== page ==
Dr. Dirk Brockstedt talked a lot about immunotherapy and cancer vaccines, which are making a serious buzz in mesothelioma treatment circles. He explained how these vaccines turn the immune system against mesothelioma cells by targeting mesothelin which is expressed in cancers such as mesothelioma.
He also talked about a clinical trial for a new drug, CRS-207. The drug is in Phase 1b of clinical trials and he seemed optimistic about it. There are 16 people who aren’t eligible for surgery currently enrolled.
Defactinib was also a hot topic. This drug has been covered by Mesothelioma Guide previously because it holds potential to be a standard for maintenance treatment of mesothelioma.
Quality of life is one of the key goals in this trial, according to Dr. Mitchell Keegan. The trial also relies on documentation of how the participants feel to study what the quality of life is like for patients undergoing this treatment. More trials for defactinib are planned to open and enroll more patients.
Radiation Oncology: Seeing is Believing
Doctors on this panel discussed the long-term risks of radiation therapy and trends of radiation in a multimodal setting. The trends seem to support Intensity-Modulated Radiation Therapy (IMRT) following surgery.
Dr. Kenneth Rosenzweig also pointed out that “there is a learning curve on the part of the radiation oncology community.”
Dr. Rosenzweig also discussed the role of photodynamic therapy (PDT) along with radiation, saying that “Finding out ways to integrate PDT with immunotherapy could be good as well.”
“Chemotherapy: Poison or Antidote”
Deciding to undergo chemotherapy treatment is a big decision because it can hurt quality of life with no guarantee of efficacy. The panel generally agreed that the overall health of the patient is most important in determining whether to proceed with chemotherapy.
“The proverbial eyeball test is absolutely crucial when first meeting your oncologist,” said Dr. Thierry Jahan.
Essentially, he said it is important to get an idea of how physically fit the patient appears.
Doctors usually try to use alimta and cisplatin, but carboplatin is substituted in people with kidney toxicity because it may be easier on the kidneys. “Carboplatin is the kinder, gentler cousin of cisplatin,” said Dr. Evan Alley.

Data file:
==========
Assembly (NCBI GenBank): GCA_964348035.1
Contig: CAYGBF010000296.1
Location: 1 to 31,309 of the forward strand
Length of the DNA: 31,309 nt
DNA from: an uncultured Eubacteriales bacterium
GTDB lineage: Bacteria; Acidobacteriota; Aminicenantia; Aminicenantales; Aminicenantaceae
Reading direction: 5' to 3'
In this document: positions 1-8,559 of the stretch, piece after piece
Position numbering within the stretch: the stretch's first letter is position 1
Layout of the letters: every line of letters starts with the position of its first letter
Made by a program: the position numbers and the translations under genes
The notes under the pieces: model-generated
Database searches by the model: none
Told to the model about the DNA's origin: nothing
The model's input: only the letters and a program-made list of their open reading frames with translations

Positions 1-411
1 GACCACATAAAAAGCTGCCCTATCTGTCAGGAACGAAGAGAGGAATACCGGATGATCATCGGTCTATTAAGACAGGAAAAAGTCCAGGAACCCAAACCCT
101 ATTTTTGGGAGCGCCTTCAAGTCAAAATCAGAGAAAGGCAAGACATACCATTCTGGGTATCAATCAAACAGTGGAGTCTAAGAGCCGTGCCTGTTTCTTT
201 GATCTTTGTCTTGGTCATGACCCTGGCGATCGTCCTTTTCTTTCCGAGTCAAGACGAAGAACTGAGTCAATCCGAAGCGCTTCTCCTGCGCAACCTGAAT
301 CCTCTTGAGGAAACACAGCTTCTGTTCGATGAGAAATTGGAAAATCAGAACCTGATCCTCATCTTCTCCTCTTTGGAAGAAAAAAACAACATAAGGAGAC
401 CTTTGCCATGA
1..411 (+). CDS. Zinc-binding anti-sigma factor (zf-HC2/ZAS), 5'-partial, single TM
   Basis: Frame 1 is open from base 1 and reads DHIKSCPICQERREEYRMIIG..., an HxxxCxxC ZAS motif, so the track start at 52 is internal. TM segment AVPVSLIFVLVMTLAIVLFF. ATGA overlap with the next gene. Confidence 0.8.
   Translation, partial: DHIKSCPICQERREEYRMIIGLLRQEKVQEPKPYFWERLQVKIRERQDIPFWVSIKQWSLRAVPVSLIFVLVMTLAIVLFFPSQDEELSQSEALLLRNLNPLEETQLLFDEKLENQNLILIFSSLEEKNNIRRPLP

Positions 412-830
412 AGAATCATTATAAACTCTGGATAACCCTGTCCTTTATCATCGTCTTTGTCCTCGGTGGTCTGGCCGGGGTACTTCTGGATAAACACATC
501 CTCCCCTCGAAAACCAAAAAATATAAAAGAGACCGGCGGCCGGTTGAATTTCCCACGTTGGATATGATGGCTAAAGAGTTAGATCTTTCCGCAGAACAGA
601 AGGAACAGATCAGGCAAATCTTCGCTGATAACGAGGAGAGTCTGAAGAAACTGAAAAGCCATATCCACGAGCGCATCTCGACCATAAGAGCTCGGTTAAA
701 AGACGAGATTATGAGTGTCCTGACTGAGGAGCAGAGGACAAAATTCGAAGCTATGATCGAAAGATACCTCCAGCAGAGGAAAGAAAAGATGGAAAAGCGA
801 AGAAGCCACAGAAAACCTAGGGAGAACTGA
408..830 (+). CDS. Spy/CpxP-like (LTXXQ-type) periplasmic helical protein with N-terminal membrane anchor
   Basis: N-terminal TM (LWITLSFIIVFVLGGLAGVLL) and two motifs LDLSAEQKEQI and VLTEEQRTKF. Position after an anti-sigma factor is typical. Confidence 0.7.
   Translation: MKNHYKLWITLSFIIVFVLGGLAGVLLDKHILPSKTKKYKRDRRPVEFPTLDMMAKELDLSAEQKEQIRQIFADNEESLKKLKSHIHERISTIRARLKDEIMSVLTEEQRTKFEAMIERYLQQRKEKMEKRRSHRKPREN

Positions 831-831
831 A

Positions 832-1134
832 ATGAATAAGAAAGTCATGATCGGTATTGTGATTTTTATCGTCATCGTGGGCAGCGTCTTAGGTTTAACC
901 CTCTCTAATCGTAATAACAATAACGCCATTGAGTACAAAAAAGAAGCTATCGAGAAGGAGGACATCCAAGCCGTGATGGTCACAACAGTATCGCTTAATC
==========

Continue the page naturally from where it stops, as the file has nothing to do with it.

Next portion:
Dr. Raffit Hassan discussed his approach saying he tries to do 6 cycles of therapy if the patient can handle it, though he may allow just 4. He does not do maintenance therapy with Alimta because he believes there is no serious effect, saying “in mesothelioma right now there isn’t good data” supporting maintenance therapy. However, Dr. Alley said maintenance chemotherapy is being studied in a Phase II trial.
Dr. Jahan also mentioned Vinorelbine as a potential new drug and Alley agreed, though he said it can irritate the veins and may require a chemotherapy port.
Hot-Button Topic: Placebo-Controlled Studies
This panel also tackled the contentious issue of placebo-controlled studies. They said it’s always hard talking to patients about this because there is a chance they won’t receive any treatment. However, they think patients should participate if the science is strong and there aren’t other options.
They also discussed how trials try to increase the odds that patients get the treatment and not the placebo. One way to increase the odds is to change the ratio from half of patients receiving the drug and half not receiving to two-thirds receiving and one-third not.
Second and third-line therapy has no standard of care or reasonable treatment so the doctors emphasized these trials are important to improving mesothelioma treatment.
Dr. Jahan also mentioned that there are evaluations. He says if your disease has progressed after your first evaluation you should move on to other treatment options.
Obviously, one of the biggest issues with mesothelioma is early detection, which is key to getting a good prognosis. Dr. Michele Carbone talked about genetic predispositions for mesothelioma.
Dr. Andrew Todd gave an impressive overview of the Insulators Tissue Bank at Mount Sinai School of Medicine. The tissue bank is a collection of the tissue of asbestos workers, which began from a roster collected over 22 years. Dr. Todd stressed how important these banks are for research because 8-9% of the tissue is from people who died of mesothelioma; this is compared to less than a percent of the general population who die from mesothelioma.